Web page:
Car Swap, California Style

Posted: October 4, 2010 in Car Sharing, Environment, Fuel Economy, Los Angeles Specific Issues
Tags: , , ,

In Los Angeles, a trip to IKEA can be treacherous. You need at least two people and an SUV or pickup truck combined with some urban survival skills. Tempers flair as angry, shopping-weary drivers attempt a tricky parking maneuver – backing into a parking space. Then you have to load all those heavy and bulky items into your car. Don’t expect any help from an IKEA employee; you’re on your own.

There are many situations when you need a different ride for a short amount of time. Finding a rental car to suit your purposes can be difficult and expensive. You’ve already worn out your borrowing privileges with your only friend with a pickup truck. And then there are the thorny issues of insurance and what if you wreck a friend’s car?

Things are about to get easier.

On September 30, 2010, Governor Arnold Schwarzenegger signed into law Assembly Bill 1871, sponsored by Assembly Member Dave Jones (D-Sacramento). The law, which goes into effect on January 1, 2011, will allow people who are part of a car-sharing network such as Zip Car or CityCarShare to hire out their personal vehicles during the time they are not being used.

If you think about it, in a given 24 hour period, you probably use your car only about 10% of the time to commute to work, do errands, etc. The rest of the time, your car sits idle. Maybe you can make some money while you aren’t using your car.

Up to now, the insurance companies have been the major impediment to car-sharing/rental programs in California. Being paid for renting your car constituted “commercial use” and could invalidate your insurance policy and create a huge mess if someone crashed your car while it was rented. The insurance company could deny coverage leaving you personally liable for anything that happened in an accident. Not good.

Assembly Member Jones’ press release after the signing stated: “The new law will help car owners shrink the cost of owning their vehicles, reduce the need for some people to buy cars, improving parking and traffic congestion, and help the environment.”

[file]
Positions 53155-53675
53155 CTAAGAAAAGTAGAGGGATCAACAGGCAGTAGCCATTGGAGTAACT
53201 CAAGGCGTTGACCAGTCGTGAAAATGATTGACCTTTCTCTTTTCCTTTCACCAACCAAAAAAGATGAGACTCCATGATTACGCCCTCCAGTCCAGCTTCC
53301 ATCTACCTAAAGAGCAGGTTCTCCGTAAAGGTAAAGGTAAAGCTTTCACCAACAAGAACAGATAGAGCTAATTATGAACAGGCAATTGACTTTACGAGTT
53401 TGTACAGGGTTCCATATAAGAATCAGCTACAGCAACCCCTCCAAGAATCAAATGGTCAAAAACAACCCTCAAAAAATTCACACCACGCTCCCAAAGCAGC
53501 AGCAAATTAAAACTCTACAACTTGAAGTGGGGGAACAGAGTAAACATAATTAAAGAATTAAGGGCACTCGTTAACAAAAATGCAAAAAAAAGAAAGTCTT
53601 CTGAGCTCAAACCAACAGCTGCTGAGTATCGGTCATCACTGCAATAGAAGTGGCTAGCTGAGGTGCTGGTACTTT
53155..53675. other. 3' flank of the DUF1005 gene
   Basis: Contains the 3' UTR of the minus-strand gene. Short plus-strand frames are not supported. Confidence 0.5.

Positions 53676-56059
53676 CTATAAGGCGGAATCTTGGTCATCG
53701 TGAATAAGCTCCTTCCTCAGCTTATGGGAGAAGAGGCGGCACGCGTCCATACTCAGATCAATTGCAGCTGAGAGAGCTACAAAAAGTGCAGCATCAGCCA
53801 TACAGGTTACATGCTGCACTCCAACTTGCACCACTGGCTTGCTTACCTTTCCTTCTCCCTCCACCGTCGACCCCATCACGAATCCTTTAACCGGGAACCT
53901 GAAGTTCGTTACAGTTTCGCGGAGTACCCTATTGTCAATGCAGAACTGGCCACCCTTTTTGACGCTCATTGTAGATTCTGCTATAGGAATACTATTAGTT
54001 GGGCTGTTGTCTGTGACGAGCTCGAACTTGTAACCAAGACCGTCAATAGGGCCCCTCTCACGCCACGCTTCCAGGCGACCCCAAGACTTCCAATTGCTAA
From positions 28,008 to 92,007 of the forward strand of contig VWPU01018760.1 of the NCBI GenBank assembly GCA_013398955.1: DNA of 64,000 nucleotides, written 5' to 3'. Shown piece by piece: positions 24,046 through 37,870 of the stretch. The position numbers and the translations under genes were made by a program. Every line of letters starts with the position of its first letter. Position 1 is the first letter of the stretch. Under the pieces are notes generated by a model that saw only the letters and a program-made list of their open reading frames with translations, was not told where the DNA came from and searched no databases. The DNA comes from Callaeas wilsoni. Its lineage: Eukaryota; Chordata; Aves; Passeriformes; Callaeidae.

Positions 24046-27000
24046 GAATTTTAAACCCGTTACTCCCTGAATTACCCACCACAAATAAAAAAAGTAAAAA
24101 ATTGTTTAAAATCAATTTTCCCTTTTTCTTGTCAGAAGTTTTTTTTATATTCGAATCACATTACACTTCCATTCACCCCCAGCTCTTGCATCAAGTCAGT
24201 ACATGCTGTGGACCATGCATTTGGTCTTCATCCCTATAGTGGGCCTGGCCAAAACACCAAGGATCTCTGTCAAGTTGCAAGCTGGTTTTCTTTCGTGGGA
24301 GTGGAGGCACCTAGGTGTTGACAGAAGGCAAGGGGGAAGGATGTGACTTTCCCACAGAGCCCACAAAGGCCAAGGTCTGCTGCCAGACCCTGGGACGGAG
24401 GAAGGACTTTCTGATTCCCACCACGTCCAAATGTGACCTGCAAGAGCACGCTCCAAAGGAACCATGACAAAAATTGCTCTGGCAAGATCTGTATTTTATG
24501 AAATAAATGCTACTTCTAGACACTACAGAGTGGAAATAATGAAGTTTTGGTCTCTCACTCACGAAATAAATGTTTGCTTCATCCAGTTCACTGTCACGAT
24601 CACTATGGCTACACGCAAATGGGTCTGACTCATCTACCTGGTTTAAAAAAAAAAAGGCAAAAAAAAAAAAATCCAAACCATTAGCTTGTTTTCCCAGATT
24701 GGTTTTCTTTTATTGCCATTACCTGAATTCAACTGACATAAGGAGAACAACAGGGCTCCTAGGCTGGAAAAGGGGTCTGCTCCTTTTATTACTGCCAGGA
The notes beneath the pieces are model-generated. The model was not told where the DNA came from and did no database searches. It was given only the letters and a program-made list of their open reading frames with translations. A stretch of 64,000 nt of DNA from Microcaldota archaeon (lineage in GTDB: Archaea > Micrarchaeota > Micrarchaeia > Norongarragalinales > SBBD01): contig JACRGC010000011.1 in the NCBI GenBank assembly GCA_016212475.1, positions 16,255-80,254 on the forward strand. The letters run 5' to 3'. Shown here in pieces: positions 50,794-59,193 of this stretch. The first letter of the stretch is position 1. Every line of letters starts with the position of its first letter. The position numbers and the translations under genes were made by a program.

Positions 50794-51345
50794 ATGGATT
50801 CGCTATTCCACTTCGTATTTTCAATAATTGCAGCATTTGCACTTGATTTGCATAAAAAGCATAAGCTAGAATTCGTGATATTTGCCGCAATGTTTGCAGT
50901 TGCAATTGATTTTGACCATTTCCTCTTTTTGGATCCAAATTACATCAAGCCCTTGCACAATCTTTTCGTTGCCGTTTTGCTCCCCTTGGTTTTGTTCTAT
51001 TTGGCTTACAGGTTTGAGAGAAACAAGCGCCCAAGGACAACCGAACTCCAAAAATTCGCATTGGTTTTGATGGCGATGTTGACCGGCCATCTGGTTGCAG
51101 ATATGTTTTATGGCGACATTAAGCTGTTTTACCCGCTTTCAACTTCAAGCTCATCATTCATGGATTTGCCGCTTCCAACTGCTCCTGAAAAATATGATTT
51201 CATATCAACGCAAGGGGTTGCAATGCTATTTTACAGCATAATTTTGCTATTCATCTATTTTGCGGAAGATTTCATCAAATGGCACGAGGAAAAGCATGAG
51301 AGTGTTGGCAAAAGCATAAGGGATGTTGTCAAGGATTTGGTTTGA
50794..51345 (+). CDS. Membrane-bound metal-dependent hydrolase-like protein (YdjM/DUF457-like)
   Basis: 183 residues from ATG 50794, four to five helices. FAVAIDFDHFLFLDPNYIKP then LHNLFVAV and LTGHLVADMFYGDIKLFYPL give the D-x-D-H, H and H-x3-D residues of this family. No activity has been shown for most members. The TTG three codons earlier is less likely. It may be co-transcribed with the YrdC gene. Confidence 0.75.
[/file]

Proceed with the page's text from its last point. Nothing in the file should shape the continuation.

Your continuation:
I’ll forgive the hyperbole because it’s a simple law that’s good for consumers and insurance companies and it doesn’t add to California’s red ink.

The law prohibits a private passenger motor vehicle from being classified for insurance purposes as a commercial, for-hire, or permissive use vehicle, or livery solely on the basis of it being used for personal vehicle sharing.

In addition, the law prohibits insurance companies from canceling, voiding, terminating, rescinding or non-renewing a policy solely on the basis that the vehicle was made available for personal vehicle sharing.

For the insurance companies, the law authorizes the insurer of the vehicle to exclude any and all coverage afforded under the vehicle owner’s automobile insurance policy while the vehicle is used by a person other than the owner as part of a personal vehicle sharing program.

Vehicle sharing programs typically have a master insurance policy that covers members while the personal automobiles are in use. Many offer higher coverage than most people carry on their own personal policies. Each member is screened and no owner has to rent to someone they don’t feel comfortable with.

CityCarShare.com operates primarily in the SF Bay Area

These car-sharing services are in their infancy. Zip Car is the only one operating in LA right now, however, Zip Car owns its own cars and member cars aren’t being shared yet. CityCarShare.com only operates in the Bay Area and also operates its own fleet.

Zip Car Zipcard

I found GetAround.com, a start-up based in San Francisco and RelayRides.com, already operating in Boston, to be the most interesting services – neither operate a peer-to-peer rental network in California – yet.

The basics: The car owner sets the rates, availability and location. The borrower’s driver license and driving record are checked by the car-sharing service and both the owner and borrower are covered by a master insurance policy. Gas is usually included in the rental price and cars start from around $6 an hour.

The service gets a cut of the rental income and may charge a monthly or per-use fee.

Keys aren’t a problem either. A device is placed in the car allowing the borrower to access the car without keys. Reservations are usually done online and smartphone apps are being developed that will not only provide keyless access to vehicles, but will allow you to search for cars based on type and GPS location and see pictures of the car before you reserve it.

The owner/car and the borrower are both peer-rated, so everyone is encouraged to be on their best behavior.

Check out the short introduction video for RelayRides to get an overview of the program:

In the not-too-distant future, you may be able to rent a truck for a run to IKEA or a Mercedes to impress someone and not break the bank doing it.

Pretty cool stuff, huh?

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